We love our skin and we want to protect it, but what’s all this stuff about UV radiation, sun protection, SPF, UVA, UVB? So many words and abbreviations, so little time. Last time, we discussed UV radiation very briefly, and then skin type and why it is important to know your type. Okay, you say, I know my Fitzpatrick skin type, what do I do now? Remember that UV radiation’s effect on your skin depends not just on your skin type, but also on the amount of sun exposure you recently received and you will receive.

How Much UV is Really Out There?

The UV Index is a nifty number created by the EPA and National Weather Service that is calculated daily (1 day prior) which indicates the strength of solar UV radiation that reaches the Earth through the protective ozone layer on a scale of 1 (low) to 11+ (very high). And conveniently, you can find your location on a map or enter your zip code/city and state to get the UV index for your location. I just checked for New York (it’s cloudy and muggy today), and our it’s a UV Index of 6/High.  So there’s one jewel of information – EVEN CLOUDY DAYS HAVE LOTS OF UV!

Tips for Skin Health related to UV Index

  • Check the UV Index daily: links to downloadable apps and facebook or bookmark the website link for UV index
  • UV rays are strongest between 10 a.m. and 4 p.m (long shadow- less exposure; short shadow/mid-day – more exposure)
  • Water, Snow and Sand (sometimes even clouds)  reflect the damaging rays of the sun which can increase your chance of sunburn – sometimes doubling your UV radiation exposure!
  • High elevations = more UV exposure

So add this to your list of good habits! And let me know what other helpful tips you know or do to check and deal with your daily sun exposure. Next time…what to wear! My favorite…

Sun Protection: What NOT to rely on and why – Yoshiko Roth-Hidalgo

17 May

One way to protec your skin from the sun…

We all know by now:  Sun can be dangerous to the health of our skin.  Sun exposure is the #1 culprit for premature aging and skin cancer.  While the days of sprawling your baby-oiled body in the mid-day sun are over, there are still many misconceptions about sun protection and about what works and what doesn’t.  Here are my top 5 of what you should not rely on for protection:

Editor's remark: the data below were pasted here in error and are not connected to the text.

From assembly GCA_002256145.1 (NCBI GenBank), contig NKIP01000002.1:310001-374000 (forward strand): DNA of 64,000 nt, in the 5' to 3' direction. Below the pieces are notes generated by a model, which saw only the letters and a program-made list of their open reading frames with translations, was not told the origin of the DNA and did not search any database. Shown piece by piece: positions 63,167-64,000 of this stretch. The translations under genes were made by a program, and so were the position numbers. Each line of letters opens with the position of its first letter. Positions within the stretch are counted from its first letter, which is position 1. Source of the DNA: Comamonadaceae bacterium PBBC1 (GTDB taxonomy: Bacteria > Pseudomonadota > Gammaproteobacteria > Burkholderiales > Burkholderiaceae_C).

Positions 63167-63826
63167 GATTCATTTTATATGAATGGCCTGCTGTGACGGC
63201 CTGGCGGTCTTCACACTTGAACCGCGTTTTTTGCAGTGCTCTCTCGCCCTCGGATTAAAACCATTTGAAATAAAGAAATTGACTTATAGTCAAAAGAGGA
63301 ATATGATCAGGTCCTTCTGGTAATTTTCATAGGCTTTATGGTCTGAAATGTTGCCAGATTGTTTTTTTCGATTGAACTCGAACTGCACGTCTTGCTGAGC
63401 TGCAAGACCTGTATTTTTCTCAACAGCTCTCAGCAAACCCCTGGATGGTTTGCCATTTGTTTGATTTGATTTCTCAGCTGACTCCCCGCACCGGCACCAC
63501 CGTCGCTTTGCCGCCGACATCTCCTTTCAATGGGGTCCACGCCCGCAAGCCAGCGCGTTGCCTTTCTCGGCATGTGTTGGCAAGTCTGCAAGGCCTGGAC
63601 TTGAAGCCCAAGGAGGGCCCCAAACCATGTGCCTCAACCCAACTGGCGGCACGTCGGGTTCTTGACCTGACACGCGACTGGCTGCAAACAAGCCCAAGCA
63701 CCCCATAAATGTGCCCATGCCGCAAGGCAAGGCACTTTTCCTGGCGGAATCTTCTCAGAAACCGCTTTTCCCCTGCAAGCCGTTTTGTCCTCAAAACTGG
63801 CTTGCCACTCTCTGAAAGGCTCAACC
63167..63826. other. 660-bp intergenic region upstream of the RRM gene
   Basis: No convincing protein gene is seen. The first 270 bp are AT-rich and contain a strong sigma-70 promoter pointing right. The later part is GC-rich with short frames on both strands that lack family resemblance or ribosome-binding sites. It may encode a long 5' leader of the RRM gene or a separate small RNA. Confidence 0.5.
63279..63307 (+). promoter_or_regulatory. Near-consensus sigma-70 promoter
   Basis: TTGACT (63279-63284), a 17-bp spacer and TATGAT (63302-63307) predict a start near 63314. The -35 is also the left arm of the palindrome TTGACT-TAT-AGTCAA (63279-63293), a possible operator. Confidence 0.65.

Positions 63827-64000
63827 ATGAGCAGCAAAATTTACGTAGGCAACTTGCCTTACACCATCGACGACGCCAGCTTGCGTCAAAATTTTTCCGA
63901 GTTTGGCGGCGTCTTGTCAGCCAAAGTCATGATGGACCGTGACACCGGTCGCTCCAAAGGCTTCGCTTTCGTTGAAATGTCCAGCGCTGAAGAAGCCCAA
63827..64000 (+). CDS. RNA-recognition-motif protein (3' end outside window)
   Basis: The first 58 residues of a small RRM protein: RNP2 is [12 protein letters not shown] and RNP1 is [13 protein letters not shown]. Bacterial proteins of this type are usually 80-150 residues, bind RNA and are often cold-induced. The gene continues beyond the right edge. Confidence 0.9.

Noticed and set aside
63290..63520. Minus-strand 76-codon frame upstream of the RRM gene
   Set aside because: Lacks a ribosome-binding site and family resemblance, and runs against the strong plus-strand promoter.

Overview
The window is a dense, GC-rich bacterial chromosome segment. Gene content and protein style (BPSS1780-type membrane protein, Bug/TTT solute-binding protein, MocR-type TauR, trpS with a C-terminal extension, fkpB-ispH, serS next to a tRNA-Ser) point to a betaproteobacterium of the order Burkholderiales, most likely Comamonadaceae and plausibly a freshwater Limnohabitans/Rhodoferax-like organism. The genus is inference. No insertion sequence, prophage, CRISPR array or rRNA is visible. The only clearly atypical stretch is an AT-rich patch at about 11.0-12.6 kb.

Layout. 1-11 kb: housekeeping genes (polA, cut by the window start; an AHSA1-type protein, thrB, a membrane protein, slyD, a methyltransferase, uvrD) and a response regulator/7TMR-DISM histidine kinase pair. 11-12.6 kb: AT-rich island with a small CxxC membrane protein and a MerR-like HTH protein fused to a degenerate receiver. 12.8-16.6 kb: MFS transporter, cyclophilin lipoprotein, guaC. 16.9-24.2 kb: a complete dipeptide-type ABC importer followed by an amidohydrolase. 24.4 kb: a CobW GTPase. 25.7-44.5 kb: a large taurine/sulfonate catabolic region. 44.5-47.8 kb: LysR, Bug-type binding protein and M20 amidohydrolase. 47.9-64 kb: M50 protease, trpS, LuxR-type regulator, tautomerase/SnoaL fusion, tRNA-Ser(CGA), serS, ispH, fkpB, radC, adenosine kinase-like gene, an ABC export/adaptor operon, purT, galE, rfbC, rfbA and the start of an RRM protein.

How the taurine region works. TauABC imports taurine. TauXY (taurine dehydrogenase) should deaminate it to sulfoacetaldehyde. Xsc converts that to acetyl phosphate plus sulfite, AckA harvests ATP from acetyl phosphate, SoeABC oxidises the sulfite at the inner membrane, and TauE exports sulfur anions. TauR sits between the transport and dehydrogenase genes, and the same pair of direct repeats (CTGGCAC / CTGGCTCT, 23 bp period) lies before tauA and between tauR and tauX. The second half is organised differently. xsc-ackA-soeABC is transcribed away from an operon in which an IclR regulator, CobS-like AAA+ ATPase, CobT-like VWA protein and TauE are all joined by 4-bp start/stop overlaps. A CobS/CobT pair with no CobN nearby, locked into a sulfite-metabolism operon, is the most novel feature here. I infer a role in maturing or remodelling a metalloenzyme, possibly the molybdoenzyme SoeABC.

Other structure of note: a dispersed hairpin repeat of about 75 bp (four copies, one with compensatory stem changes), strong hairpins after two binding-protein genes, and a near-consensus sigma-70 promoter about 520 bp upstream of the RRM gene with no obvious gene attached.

1) Clouds & Shades

Clouds and shades will not adequately protect you from the sun.  UV rays penetrate through even thicker clouds and reach our skin.  Your skin may not feel as hot on a cloudy day, but the rays are still damaging to the skin.  Sitting in the shade is better than sitting in the sun, but may only provide an SPF15, due to UV-rays reflecting off of surrounding surfaces (water, sand, buildings) and reaching our skin.

2) SPF

SPF only indicates the level of protection from UVB-rays.  We now know that UVA-rays are just as damaging to the skin.  The beauty and healthcare industry has yet to come up with a standardized system to rate UVA-protection in cosmetics.  Until then, look for key words like “broad-spectrum protection” and active ingredients like Avobenzone (Parsol 1789), Titanium Dioxide, Zinc Oxide, Ecamsule (Mexoryl), Bemotrizinol (Tinosorb S) and Bisoctrizole (Tinosorb M).

3) Clothing

While putting on a T-shirt is definitely far better than not having any protection, keep in mind that a simple white T-shirt only holds a sun protection factor equivalent to SPF6!  The darker and thicker the fabric, the higher the protection.  Alternatively, look for special sun protection clothing with an UPF (usually goes up to UPF50).  You can also buy a special laundry-aid like Sun Guard, which will wash an UPF30 into your garments.

4) Make-up with sun protection

With growing awareness about sun protection, makeup companies have been quick to add sun screen into their foundations and powders.  The problem is that most people will never apply enough foundation or powder to achieve the indicated protection level, because they would look like a clown.  Rather than think of makeup as the base of your protection, think of it as the icing on the cake.  Use your regular sunscreen and apply broad-spectrum makeup or powder for added protection.

5) Your body’s alarm system

Our bodies are amazing at telling us what we need.  Unfortunately, with sun exposure, your body will not sound the alarm bell as soon as your skin is being damaged.  By the time your body tells you, i.e. your skin feels hot and stingy or changes color, the damage has already been done.

What are your foolproof ways to stay protected in the sun?

Your Skin and UV Rays – Jill Sung

14 May

We’re always talking about how to protect yourself from UV damage, but never about the UV itself or why. So a brief overview! (We’ll delve deeper in days to come…so please stay tuned.)